Google topples Symbian from smartphones top spot:

(Reuters) - Google's Android dethroned Nokia's Symbian as the most popular smartphone platform in the last quarter of 2010, ending a reign that began with the birth of the industry 10 years ago. Research firm Canalys said on Monday phonemakers sold 32.9 million Android-equipped phones in the last quarter, roughly seven times more than a year ago, compared with Symbian's sales of 31 million. The landmark piles pressure on Nokia as it struggles to reassert itself at the top end of the mobile handsets market. The success of the open-source Android operating system, which has become the standard for most phone makers, leaves Google well placed as cellphones are due to surpass computers for accessing the web. Among key players in the industry so far only Nokia, Apple and RIM have not resisted using it. ... Canalys said the overall smartphone market grew 89 percent from a year ago in the fourth quarter, with all vendors in total selling 101.2 million smartphones.

Stephen Elop, the Nokia CEO, is quoted as saying during the firm's latest conference call (via endgadget):

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Contiguous Rich Client Computing: The ability to perform normal, daily computing tasks that include:

  • 3 dimensional, full HD media production and consumption,
  • full, high  optics including still and HD video in 3D,
  • productivity tasks via Office suites,
  • real time multimedia collaboration aka videoconferencing,
  • the ability to store, retrieve and transfer data at the terabyte level, wirelessly and quickly
  • the ability to seamlessly transfer computing sessions and states from device to device, ex. from cell phone to notebook to desktop to large screen monitor

... all in a device the size of a 4.5 inch, 5 oz. cell phone. Sounds delicious right? Sounds like tasty pie in the sky? Well, its quite possible, and it is what the major manufacturers should be working on right now. Let's run through a quick history of the last 20 years  of that tasty pie in the sky. Please expand to full screen.

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I received a thought provoking email the other day, and thought it would be good for sparking the debate on the future of the web. Please be aware that this is a reader's opinion, and not necessarily my own, but he definitely seems to have thought his viewpoint thoroughly through. I welcome any and all comment. Portions of the email have been removed to preserve anonymity.


You're well aware of the current models, primarily advertising and direct marketing driven by web publishers such as BusinessInsider, ZeroHedge, SeekingAlpha, etc.  Although these combination publishers/aggregators/bloggers have achieved a certain level of success they don't really have a model, at least as I see it, that will supply them with an ongoing stream of steady high-quality content, such as the research and analysis provided by your blog.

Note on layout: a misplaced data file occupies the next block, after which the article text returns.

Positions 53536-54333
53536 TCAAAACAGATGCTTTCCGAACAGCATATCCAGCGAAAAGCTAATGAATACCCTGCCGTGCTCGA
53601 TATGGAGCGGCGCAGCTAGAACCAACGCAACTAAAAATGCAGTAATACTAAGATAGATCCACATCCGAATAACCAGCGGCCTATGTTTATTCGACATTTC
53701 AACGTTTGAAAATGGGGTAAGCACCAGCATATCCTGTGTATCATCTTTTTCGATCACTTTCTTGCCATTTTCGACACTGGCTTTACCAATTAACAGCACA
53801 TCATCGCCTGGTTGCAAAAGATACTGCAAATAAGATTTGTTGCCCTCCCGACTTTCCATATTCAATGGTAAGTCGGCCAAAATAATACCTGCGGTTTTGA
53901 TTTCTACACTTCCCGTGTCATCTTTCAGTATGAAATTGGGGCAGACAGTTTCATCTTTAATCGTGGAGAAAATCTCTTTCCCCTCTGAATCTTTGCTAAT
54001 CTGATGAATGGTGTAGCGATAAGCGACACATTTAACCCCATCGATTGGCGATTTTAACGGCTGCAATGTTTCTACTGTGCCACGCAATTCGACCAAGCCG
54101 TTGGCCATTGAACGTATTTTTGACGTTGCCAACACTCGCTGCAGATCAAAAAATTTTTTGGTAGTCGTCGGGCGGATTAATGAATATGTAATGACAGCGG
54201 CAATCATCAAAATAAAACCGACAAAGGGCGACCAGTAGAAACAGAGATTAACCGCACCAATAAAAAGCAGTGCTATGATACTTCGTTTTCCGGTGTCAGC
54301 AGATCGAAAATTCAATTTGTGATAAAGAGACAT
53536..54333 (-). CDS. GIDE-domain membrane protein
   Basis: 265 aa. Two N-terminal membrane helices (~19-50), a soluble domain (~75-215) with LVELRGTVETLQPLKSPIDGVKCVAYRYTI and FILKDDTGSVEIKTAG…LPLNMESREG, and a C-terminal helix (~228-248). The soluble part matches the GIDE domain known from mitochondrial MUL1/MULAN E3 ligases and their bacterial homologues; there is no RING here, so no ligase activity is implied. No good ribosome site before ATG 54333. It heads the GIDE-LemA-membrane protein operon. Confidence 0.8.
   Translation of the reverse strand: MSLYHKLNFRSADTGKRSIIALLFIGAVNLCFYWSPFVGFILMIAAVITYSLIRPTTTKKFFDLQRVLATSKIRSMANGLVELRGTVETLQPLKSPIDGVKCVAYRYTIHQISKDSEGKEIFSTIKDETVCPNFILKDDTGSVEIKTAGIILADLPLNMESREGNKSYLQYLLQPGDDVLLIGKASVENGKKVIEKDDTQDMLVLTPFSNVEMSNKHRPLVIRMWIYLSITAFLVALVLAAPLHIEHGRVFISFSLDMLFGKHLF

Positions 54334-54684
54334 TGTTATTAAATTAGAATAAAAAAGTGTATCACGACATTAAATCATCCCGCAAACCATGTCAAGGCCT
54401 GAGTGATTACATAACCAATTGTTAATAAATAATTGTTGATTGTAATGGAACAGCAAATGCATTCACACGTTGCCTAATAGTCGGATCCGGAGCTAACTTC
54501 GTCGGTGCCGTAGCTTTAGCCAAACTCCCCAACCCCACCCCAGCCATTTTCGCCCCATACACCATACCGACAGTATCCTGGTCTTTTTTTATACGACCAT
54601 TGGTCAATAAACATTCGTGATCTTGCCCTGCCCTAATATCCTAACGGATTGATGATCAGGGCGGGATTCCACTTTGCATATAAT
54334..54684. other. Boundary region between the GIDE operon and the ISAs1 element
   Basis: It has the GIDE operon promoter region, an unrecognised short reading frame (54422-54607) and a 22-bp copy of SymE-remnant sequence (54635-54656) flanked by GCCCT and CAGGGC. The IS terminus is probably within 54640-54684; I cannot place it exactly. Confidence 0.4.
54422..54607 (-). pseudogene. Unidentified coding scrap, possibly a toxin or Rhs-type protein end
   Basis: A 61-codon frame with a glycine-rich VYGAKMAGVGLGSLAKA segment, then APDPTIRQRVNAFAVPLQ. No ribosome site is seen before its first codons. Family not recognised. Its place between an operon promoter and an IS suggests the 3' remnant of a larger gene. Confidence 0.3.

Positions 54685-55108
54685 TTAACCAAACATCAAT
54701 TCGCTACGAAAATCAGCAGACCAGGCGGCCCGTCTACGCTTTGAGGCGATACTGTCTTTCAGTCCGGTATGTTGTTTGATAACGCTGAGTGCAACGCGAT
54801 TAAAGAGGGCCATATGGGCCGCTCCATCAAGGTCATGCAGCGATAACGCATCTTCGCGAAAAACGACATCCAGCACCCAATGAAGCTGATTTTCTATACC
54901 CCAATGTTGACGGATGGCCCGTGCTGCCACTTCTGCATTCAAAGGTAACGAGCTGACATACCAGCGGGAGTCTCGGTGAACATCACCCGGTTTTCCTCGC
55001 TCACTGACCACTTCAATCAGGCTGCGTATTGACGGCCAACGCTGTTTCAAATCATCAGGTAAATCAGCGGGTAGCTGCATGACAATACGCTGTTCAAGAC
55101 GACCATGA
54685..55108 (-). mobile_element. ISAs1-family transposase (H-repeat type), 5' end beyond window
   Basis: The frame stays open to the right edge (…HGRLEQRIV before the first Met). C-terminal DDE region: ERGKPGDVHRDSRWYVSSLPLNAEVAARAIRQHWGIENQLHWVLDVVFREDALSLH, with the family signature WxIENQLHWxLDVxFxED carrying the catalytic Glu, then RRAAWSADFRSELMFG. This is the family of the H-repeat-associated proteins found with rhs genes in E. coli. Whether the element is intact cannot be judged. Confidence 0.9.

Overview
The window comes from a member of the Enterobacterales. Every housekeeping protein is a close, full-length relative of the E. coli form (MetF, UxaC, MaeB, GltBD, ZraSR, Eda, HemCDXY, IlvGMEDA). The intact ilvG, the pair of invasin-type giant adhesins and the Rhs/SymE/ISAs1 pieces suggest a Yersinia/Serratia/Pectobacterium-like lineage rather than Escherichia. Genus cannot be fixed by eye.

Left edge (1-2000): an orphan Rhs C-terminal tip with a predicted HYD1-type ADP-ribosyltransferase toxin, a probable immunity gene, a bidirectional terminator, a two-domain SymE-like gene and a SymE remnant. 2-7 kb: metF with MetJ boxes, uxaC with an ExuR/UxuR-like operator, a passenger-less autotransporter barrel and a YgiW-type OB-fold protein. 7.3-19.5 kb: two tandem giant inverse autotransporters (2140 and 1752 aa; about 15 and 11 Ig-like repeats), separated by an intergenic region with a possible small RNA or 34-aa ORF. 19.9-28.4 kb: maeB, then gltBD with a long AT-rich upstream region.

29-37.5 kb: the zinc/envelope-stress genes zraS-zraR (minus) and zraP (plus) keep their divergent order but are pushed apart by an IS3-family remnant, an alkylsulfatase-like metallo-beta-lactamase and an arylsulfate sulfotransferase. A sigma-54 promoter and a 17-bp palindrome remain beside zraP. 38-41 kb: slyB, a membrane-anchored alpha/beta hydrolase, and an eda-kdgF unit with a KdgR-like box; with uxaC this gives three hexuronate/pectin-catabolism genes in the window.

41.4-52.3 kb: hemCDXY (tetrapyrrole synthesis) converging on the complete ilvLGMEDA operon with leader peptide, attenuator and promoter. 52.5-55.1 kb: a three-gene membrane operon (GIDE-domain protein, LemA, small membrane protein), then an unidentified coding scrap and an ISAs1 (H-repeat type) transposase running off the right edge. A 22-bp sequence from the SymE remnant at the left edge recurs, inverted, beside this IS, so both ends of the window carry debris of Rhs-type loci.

If you consider the understandings of the surplus in content as described by Yochai Benkler in Wealth of Networks, Clay Shirky's Cognitive Surplus or Rachel Botsman's Collaborative Consumption, it seems there is no end in site to free, high quality content.  I believe that the so-called net neutrality regulations are going to change that.  A tiered internet will probably create a situation where casual bloggers will lose visbility as a "pay to play" model emerges.

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[caption id="attachment_4227" align="alignleft" width="575" caption="I'm not saying that I'm bigger than those guys over there at West Street doing God's work, but I'm not a small man.... BoomBustBlog and the new media cabal vs Goldman Sachs and the established socio-political oligarchy, Ooooh! You couldn't script a better reality TV show."][/caption]

It appears as if I wrinkled a few feathers of the birds that are doing God's work with my missive "Goldman’s $430 Target, Screaming Buy On Apple At Its All Time High Is In Direct Contravention To Reggie Middleton’s Logic – Who’s Right? Well, Who Has Been More Right In The Past?". This is a good thing! A little creative destruction and anarchy is positive for the complacent masses. I say we take this up a notch, pull down our pants and see who is truly the most intellectually endowed, the outside the box researcher, entrepreneurial investor and thinker that has called nearly every major financial institution bust and market downturn since 2007, or those who are doing God's work with a 38% accuracy rate over the last 3 years with billions of dollars of government assistance.

In my rant yesterday illustrating weaknesses in Goldman's argument of Apple, I hinted at the potential for Google to turn the App Store delivery model on its head by transforming application sales into an advertising based model, of which Google thus far reigns supreme and the closes runner up is not yet close enough to compete. I will take this concept further in an attempt to show those who cannot see the forest due to an excess of tree bark in the way one of the several risks that Apple faces now that it has become so successful - risks that are not mentioned in the reports of prominent sell side analysts - Yes, even those that are doing God's work!